Facebook display advertising isn’t being given enough credit in consumer transactions, says full-service analytics agency Datalicious. All the love goes to search.
There’s an imbalance in how brands allocate their media spend because of inaccurate measurement, says CEO Christian Bartens. Too many companies adhere to the ‘last click attribution’ model, a model where the last media channel a consumer visits to purchase something is the one that gets all the credit for the campaign.
Generally that’s not display advertising. It’s all search.
“People simply just see display ads. They don’t click on them but they leave an impression similar to other offline ads such as TV ads or outdoor posters,” says Bartens. “In the last click model all the other touch points that came before that, that helped you make a decision, that made you aware of the product in the first place… see no credit whatsoever. They’re completely neglected.”
The latest research from Datalicious ‘Media Attribution: Optimising digital marketing spend in Financial Services’ analysed the results of seven major brands such as BUPA, AAMI and St George, across five months to measure their return on advertising spend (ROAS). It analysed 702 million media touch points across 104 million purchase paths and 75 thousand conversions.
The study found that in order for brands to fully understand where their ROAS was coming from they need to look at all the touch points of a campaign, a ‘multi-click attribution’ model.
By comparing both the last click and the multi-click attribution model the study found display advertising was being severely undervalued.
Facebook and display advertising actually deliver 830% more revenue for the brands than previously thought when looked at via a multi-click attribution model.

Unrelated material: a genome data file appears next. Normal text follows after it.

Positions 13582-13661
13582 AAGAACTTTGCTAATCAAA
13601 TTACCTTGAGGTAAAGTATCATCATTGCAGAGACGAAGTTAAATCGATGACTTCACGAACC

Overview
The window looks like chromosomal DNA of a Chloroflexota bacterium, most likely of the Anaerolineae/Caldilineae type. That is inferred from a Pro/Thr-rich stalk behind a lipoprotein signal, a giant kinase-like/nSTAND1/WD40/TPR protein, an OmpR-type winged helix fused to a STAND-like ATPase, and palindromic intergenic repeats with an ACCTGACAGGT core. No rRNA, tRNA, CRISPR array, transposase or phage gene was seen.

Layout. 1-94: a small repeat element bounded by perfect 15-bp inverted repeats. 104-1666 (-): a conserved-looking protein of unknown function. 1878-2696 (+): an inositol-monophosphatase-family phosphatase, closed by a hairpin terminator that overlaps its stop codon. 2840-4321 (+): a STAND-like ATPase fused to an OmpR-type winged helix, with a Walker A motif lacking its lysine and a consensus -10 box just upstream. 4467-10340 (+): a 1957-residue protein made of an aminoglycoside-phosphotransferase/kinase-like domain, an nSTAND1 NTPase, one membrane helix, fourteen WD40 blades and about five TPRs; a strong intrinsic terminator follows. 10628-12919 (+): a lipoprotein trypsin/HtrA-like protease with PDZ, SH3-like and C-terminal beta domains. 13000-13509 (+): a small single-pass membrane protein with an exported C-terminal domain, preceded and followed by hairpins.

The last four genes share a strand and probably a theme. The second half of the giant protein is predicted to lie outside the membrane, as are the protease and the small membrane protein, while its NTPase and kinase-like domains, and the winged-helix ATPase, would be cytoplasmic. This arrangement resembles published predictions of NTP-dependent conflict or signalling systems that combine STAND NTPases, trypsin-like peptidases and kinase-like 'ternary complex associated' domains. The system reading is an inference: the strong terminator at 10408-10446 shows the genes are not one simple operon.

The study also found that Facebook and display advertising indirectly convert and help build awareness of a product or campaign that is then captured by other touch points later on. While admitting it’s impossible to statistically prove whether display ads lead to consumers searching for the product, Bartens says the research found strong evidence that display ads have influence on the consumer.
“There is an imbalance in the way people spend their budget,” says Bartens.
“They say ‘display doesn’t generate any clicks. I’ll take all of my money out of display and put it all into search’. So marketers end up really neglecting certain channels.”
It may sound like common sense, however Bartens says it’s because there’s a lack of knowledge in the industry.
“The last click model was created in a time where online advertising was largely limited to paid search and there was no display advertising, there was no social, that was all you could do. The last click model was created to track that. It persisted for an entire decade without significantly being challenged.
“It’s a historic leftover. People simply don’t know any better.
“Paid search can no longer claim credit for most of the generated revenue and has to start sharing with other channels such as display that previously were not able to claim revenue due to an inaccurate measurement approach.”
Given there is hardly ever a single solution to a problem simply increasing Facebook or display advertising spend is not going to be enough. Like any other channel a successful campaign strategy doesn’t depend purely on overall budget but also requires a good offer, effective creative and ongoing test and optimisation program.
Download a full copy of the report here.
A second whitepaper including offline data in the attribution modelling will be released in April 2015.